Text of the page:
Business Case Studies, Executive Interviews, Alan MacCormack on Collaboration

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Executive Interviews: Interview with Alan MacCormack on Collaboration
March 2008 - By Dr. Nagendra V Chowdary

Alan MacCormack
Associate Professor in the Technology and Operations Management, Harvard Business School.

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  • What was the impetus for your study "Innovation through Global Collaboration"?
    The management of innovation is changing. No longer is the creation and pursuit of new ideas the bastion of large central R&D departments within vertically integrated organizations. Instead, innovations are increasingly brought to the market by networks of firms, selected according to their comparative advantages, and operating in a coordinated manner.

    In this new model, organizations deconstruct the innovation value chain and source pieces from partners that possess lower costs, better skills and/or access to knowledge that can provide a source of differentiation. The aimis to establishmutually beneficial relationships through which new products and services can be developed. In short, firms increasingly seek superior performance in innovation through collaboration. So we need to understand how firms can effectively develop and deploy this new skill.

  • What trends are driving firms to adopt collaborative approaches to innovation?
    There are three main drivers.

  1. First, the complexity of products is increasing, in terms of the breadth and number of technologies they include. Cars send maintenance data wirelessly to dealerships; sneakers contain silicon chips to fine tune their fit. It just isn't possible for one firm to master all these skills, let alone house them under one roof.
  2. Second, a pool of low cost yet highly skilled labor has emerged in developing countries, creating incentives to substitute these for highercost equivalents. Indeed, some regions of the world are developing unique skills which can provide a valuable source of product differentiation. India, for example, is well known for its software and engineering expertise, while China and the Philippines, are known for their skills in low cost electronics manufacturing and assembly.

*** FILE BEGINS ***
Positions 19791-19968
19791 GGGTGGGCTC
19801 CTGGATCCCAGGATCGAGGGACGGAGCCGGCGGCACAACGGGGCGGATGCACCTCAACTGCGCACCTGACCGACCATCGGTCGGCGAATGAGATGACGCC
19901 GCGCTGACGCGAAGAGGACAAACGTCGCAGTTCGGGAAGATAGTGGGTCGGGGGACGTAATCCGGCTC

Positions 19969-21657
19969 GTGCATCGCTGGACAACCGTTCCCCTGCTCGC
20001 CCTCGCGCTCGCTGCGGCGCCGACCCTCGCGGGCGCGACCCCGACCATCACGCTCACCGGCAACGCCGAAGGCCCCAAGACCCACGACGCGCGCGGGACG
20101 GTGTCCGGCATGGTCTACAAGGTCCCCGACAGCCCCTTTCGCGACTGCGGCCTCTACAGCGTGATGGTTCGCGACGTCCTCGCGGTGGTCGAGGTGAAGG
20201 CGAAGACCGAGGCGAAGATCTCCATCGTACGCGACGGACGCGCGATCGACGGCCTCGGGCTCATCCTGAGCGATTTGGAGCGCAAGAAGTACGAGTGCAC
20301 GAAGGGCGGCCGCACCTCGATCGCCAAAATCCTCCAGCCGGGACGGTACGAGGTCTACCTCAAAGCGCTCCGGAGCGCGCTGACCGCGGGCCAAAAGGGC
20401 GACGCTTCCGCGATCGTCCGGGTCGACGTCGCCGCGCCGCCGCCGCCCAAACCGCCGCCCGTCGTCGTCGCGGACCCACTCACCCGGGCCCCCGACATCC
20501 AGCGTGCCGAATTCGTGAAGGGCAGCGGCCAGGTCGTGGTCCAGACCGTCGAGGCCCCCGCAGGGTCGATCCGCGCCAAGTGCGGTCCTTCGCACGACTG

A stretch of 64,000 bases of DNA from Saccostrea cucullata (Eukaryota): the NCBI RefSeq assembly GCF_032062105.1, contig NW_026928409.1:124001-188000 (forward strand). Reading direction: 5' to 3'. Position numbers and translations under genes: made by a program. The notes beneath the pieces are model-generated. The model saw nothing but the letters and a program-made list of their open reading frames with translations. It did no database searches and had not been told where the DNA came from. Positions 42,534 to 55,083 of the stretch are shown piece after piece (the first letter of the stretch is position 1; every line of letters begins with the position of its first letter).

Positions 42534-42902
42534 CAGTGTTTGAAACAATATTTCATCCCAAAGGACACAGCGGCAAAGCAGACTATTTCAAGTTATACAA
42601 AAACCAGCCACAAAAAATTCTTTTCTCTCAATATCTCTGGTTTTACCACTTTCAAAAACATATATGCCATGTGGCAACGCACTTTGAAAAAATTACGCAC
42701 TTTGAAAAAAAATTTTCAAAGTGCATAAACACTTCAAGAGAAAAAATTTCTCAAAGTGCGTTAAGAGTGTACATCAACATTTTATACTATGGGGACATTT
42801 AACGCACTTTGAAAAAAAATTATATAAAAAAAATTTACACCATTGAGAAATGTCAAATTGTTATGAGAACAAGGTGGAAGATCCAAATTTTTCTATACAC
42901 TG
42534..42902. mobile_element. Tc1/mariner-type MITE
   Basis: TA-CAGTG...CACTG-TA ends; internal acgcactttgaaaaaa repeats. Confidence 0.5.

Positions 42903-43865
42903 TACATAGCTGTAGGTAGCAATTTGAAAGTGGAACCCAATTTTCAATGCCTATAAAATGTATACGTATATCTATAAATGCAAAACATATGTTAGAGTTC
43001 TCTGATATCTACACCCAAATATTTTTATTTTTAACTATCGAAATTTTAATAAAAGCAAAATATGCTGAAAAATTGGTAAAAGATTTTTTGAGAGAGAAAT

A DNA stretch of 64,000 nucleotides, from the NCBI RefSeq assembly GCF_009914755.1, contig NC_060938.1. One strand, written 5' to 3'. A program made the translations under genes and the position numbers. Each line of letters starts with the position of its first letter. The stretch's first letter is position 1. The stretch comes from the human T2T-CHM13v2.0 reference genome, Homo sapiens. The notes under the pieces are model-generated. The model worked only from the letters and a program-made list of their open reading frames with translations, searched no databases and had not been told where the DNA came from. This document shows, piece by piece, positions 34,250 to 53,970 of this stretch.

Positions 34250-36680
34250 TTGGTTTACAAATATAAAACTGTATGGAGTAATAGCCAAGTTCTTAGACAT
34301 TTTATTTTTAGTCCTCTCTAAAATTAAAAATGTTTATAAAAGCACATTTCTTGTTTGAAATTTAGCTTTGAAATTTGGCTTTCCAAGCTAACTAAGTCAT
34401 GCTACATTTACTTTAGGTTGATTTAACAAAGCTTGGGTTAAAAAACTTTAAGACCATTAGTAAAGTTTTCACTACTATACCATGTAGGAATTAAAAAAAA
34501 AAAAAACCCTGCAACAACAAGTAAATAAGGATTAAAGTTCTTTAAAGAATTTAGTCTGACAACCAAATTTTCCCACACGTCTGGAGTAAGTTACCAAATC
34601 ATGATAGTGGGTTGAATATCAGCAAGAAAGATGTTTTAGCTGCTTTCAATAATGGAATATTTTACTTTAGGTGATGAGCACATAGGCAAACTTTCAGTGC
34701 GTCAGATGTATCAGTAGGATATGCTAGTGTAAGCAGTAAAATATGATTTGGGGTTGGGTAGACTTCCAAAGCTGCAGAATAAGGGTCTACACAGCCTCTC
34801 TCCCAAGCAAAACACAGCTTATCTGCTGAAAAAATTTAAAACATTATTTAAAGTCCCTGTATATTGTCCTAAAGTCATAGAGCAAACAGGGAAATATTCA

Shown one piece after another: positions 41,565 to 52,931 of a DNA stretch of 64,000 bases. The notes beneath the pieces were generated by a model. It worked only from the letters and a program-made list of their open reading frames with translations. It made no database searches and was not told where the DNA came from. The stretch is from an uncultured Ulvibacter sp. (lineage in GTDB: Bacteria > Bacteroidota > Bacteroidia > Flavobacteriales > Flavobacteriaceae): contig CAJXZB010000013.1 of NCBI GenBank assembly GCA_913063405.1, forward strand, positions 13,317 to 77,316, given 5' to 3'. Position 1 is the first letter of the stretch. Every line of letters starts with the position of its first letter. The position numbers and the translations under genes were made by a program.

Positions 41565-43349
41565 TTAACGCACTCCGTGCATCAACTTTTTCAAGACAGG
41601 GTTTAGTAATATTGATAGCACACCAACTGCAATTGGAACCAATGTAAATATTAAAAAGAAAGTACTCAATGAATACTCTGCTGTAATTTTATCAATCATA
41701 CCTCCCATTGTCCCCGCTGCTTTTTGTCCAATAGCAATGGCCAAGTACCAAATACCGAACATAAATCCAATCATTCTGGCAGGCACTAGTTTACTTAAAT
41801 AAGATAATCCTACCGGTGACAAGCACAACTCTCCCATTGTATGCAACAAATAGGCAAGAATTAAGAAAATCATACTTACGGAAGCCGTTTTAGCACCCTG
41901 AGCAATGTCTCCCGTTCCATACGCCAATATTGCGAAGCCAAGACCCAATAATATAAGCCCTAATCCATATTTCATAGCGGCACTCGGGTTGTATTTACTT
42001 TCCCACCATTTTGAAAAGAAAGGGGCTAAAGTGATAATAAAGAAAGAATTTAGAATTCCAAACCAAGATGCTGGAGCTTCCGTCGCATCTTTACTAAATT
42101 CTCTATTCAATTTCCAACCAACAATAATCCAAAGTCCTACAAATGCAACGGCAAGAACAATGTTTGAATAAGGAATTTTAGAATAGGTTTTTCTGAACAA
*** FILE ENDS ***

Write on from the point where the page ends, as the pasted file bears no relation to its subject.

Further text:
3. Finally, advances in development tools (e.g., computer aided design) coupled with a move to more open architectures and technical standards have driven down the cost of distributing work.

    When you add these different trends up, it is clear that collaboration is no longer something that is "nice to have." It is becoming a competitive necessity.

  • What are the advantages to firms that do it well?
    A big one is lower cost. That's often the reason that firms look to collaborate in the first place. But lowering cost in R&D is not a source of sustained competitive advantage; so leading firms look for payoffs that go way beyond cost. Collaboration can help shorten development time and increase capacity; it can facilitate access to skills, capabilities and intellectual property that a firm does not possess; and it can allow firms to acquire relationships and knowledge in parts of the world where it has no experience. In essence, collaboration helps firms improve their bottom lines through lower costs and their toplines through increased growth. For a few, it provides a real source of strategic advantage.

  • What are the main findings from your study?
    Our study revealed dramatic differences in the performance of firm's collaboration efforts, driven by contrasting approaches to their management. In particular, many firms mistakenly applied a "production outsourcing" mindset to collaboration, viewing the use of partners only as a means to achieve lower costs through "wage arbitrage" substituting a US resource with a cheaper one of equivalent skill. These firms saw little need to change the way they organized their innovation efforts to facilitate collaboration. By contrast, successful firms went beyond simple wage arbitrage, asking global partners to contribute knowledge and skills to projects, with a focus on improving their topline.And they re designed their organizations, to increase the effectiveness of these efforts.

  • Why can't firms manage collaboration the same way they manage outsourcing?
    Production and innovation are fundamentally different activities while the former seeks to replicate an existing product, the other seeks to develop something entirely new and valuable. Furthermore, outsourcing and collaboration have different objectives. Outsourcing involves procuring a commodity asset or resource at the lowest price. Collaboration, in contrast, entails accessing dispersed knowledge, leveraging new capabilities and sharing risk with partners. It is a much more sophisticated skill.

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